6 Facts About No Interest Credit Cards

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How many times have you opened up your mailbox and found a credit card offering you no interest on purchases? It probably happens all the time. No interest credit cards can be extremely tempting if you are currently struggling with high credit card debt. They can also be useful if you are going to need to make a big purchase and want the flexibility of paying it off over time without the worry of interest.

Before you jump on that next offer that pops up in your mail, though, make sure you understand all the facts about no interest credit cards. Some of these could end up saving you thousands of dollars.

Understand that Approval Is Not Guaranteed

Try not to get too excited just because you received a credit card offer in the mail. While the issuer has identified you as a borrower they want carrying their card, things can change. If your credit score has dropped between the time the offer was mailed and the time you send in your application, then they are within their rights to decline the application.

Don't Be Caught Off Guard by Deferred Interest

The holiday shopping period is quickly approaching, and that means retailers will the pitching their store credit cards and the promotional no interest period that comes with them. The idea to not pay interest for that new computer for most of 2017 is tempting, but you need to be careful. Pay close attention to the terms on the card because many will include language about deferred interest.

If your card has deferred interest, then it's critical that your balance is paid by the end of the promotional period. If it's not paid, then the issuer might require you to pay interest all the way back to the purchase date.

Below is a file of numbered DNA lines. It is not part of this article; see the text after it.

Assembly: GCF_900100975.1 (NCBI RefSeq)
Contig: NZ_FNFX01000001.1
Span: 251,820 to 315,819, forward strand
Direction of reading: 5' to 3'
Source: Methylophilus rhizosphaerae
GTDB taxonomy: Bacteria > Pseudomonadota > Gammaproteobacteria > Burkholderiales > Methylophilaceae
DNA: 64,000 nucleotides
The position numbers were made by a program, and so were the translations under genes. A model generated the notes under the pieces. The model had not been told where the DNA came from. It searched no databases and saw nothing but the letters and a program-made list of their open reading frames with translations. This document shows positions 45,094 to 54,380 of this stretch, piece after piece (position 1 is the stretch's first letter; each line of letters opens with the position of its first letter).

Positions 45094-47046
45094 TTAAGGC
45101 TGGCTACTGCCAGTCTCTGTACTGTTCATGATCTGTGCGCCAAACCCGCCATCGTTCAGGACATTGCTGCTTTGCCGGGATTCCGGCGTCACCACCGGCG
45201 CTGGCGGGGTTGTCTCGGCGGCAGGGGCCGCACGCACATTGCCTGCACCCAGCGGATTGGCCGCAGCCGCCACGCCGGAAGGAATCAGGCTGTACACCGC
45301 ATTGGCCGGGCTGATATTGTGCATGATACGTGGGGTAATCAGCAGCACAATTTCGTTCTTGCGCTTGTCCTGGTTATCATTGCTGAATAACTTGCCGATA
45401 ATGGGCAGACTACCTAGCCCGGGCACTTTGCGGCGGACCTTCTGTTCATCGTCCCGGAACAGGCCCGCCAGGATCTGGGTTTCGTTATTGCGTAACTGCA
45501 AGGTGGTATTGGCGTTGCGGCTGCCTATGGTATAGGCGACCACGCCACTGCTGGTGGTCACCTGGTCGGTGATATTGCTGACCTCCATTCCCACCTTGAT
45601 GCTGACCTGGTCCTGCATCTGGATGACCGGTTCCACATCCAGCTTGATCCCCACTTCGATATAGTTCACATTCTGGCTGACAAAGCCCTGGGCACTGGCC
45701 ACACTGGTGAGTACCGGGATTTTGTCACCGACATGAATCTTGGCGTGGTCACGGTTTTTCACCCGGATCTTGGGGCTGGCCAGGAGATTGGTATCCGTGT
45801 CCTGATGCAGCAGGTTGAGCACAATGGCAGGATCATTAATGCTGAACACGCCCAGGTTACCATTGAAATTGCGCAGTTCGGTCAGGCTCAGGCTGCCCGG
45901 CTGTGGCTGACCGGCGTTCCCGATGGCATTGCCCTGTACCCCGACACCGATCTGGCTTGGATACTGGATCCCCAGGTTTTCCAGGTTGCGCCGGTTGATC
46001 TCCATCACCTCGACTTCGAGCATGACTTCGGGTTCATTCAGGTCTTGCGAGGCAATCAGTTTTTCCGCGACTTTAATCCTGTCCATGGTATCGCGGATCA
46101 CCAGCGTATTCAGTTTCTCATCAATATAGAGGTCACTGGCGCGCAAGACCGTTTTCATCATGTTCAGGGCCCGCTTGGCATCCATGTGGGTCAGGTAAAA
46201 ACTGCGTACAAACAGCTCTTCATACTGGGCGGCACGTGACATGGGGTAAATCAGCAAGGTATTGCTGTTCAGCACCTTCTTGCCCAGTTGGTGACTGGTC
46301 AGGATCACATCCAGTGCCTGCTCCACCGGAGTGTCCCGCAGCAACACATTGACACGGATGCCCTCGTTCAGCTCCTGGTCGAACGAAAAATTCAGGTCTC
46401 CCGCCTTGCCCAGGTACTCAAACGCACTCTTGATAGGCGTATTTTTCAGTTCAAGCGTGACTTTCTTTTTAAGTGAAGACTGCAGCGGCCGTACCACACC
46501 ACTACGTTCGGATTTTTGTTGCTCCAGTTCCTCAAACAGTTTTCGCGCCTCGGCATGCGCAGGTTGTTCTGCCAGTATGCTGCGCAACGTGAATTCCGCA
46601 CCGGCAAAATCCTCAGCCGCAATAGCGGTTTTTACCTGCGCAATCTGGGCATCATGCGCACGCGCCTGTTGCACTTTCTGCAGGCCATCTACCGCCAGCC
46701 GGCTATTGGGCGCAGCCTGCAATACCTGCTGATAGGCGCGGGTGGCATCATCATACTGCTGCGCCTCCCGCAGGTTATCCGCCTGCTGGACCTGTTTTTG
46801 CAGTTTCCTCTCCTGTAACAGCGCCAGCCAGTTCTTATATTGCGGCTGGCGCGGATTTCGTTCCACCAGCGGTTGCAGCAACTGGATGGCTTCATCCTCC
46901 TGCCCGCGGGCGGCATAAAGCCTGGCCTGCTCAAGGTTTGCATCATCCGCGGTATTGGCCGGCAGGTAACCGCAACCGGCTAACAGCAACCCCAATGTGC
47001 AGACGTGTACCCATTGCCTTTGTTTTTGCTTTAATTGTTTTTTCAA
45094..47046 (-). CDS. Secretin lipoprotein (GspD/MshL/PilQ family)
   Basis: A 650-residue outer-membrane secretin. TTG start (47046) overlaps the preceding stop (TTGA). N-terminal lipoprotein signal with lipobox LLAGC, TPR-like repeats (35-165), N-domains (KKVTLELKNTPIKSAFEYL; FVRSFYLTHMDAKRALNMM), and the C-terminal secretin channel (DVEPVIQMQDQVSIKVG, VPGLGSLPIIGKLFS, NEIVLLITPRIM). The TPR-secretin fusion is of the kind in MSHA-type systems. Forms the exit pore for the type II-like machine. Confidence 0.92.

Don't Get Over-ambitious with the Sign-up Bonus

Sign-up bonuses are a huge selling point for a lot of credit cards. Before you jump on a credit card offer with a high bonus, make sure you are not getting in over your head. Many times the bonus will come with a large initial spend requirement. If this amount is higher than you are comfortable with, you could have trouble paying it off. The last thing you want to do is accumulate an interest accruing balance. That will just negate the value of the rewards you earn.

Missed Payment Penalties Can Be Severe

One of the worst things that you can do is fail to pay your credit card on time. Not only are you going to have a late fee tacked onto your balance, but it could affect your credit score as well.

Late payments can also have a significant effect on any deferred interest agreements that you have set up. Late payments can automatically void the arrangement, and you might owe interest back to the initial purchase.

What Is Your Post-introductory Period APR?

Credit card issuers will always do a great job highlighting that a card has an introductory 0% APR period, but they will rarely make it obvious what the APR will become when the introductory period has ended. Make sure you look at the terms before applying for the card so that you fully understand the rates and fees involved. If the new card will have a higher APR than your current card, it doesn't make must sense to keep it in your wallet after the introductory period is complete.

Make Sure You Have a Plan for Balance Transfers

One of the most popular uses for a no interest credit card is so you can transfer an existing balance and work towards paying it off without accruing interest. It's important that you construct a plan and put it in place before the balance transfer happens. Understand exactly how much you need to pay each month in order to wipe out the debt before the promotional period expires.

Find The Right Credit Card.